- schedule their time and organise their working space,
- behave as a model student;
- operate strategically in their selection of peers.
Why is it useful to know about students' approaches to learning?
Most university teachers say they prefer their students to take a deep approach along with an achieving approach, but students often take surface approaches. How students approach a learning task will strongly influence the quality of their learning outcomes. As surface approaches lead generally to low retention and an inability to use information in new contexts, and deep and achieving approaches (together) to a better understanding, the implication is clear. Good teaching should encourage a deep approach (together with an achieving approach) at the expense of a surface approach. An achieving approach can be adopted alongside either a deep approach or a surface approach. When used with a deep approach, it can result in very good learning outcomes. When used with a surface approach, it simply makes the surface approach more efficient.
The positive news for teachers is that there are things we can do to influence the approaches that students take - to discourage surface approaches and encourage deep approaches. This is because students' approaches are not fixed characteristics. People often believe that an approach is characteristic of a student and there are 'deep' students and 'surface' students. But student learning research shows that students' approaches can vary according to students' perceptions of their learning environment. A student who takes a deep approach to one subject, or even part of a subject, may take a surface approach in relation to something else. We can influence students' approaches by the way we design subjects and courses, particularly the assessment. Inquiring into the approaches that your students are taking and the reasons they give for taking these approaches can be very enlightening, and an excellent way of informing changes to teaching and subjects.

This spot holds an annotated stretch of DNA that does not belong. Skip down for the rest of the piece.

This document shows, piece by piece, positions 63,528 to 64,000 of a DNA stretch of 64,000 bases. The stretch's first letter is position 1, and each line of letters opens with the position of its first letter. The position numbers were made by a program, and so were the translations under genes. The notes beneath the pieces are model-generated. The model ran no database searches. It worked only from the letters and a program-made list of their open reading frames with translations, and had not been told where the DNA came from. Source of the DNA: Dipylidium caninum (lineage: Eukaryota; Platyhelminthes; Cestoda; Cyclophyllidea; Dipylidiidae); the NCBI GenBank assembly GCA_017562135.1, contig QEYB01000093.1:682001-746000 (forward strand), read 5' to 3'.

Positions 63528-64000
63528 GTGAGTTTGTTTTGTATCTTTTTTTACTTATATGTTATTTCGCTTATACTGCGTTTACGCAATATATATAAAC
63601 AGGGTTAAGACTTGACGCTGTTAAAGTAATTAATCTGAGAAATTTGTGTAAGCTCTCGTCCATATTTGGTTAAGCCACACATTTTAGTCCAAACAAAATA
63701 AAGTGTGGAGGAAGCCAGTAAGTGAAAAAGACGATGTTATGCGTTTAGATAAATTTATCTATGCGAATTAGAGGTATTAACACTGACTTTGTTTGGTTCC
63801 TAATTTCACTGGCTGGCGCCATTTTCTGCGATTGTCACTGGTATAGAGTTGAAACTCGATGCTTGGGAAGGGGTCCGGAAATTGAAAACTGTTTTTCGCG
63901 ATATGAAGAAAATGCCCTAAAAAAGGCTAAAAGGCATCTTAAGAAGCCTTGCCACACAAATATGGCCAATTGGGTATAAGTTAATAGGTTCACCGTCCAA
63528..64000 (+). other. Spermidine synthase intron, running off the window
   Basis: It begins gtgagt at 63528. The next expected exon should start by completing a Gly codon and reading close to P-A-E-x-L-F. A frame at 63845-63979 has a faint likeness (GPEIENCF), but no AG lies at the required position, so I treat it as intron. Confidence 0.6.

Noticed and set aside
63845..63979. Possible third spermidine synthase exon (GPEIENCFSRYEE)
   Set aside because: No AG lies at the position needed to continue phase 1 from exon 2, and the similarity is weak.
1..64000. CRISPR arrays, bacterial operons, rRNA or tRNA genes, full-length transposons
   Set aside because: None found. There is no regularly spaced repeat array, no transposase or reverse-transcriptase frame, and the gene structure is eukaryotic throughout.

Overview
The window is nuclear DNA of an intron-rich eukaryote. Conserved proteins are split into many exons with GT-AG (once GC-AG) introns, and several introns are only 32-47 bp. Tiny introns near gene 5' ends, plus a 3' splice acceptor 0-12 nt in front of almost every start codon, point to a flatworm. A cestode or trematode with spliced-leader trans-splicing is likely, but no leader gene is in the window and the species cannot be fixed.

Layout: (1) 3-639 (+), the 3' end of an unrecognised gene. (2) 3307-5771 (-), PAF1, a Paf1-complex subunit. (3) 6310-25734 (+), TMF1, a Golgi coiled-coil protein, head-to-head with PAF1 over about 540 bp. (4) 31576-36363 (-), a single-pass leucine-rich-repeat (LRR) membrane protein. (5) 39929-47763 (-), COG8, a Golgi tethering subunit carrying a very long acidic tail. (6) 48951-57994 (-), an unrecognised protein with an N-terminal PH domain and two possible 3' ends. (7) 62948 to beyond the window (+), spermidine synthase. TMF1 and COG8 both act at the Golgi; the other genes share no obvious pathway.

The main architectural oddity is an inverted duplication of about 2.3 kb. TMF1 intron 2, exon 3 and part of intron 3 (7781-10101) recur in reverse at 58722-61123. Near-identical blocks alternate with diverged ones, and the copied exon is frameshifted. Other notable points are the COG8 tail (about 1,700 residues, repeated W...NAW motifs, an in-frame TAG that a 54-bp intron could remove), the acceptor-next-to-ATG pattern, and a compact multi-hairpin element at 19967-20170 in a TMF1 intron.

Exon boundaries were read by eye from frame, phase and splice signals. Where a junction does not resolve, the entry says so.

Why might students be taking a surface approach?
Here are some common reasons (Biggs 1999; Prosser & Trigwell 1999; Ramsden 1992):
- Assessment rewards students for taking a surface approach - eg. exams can be passed through the rote learning of facts or lists of information;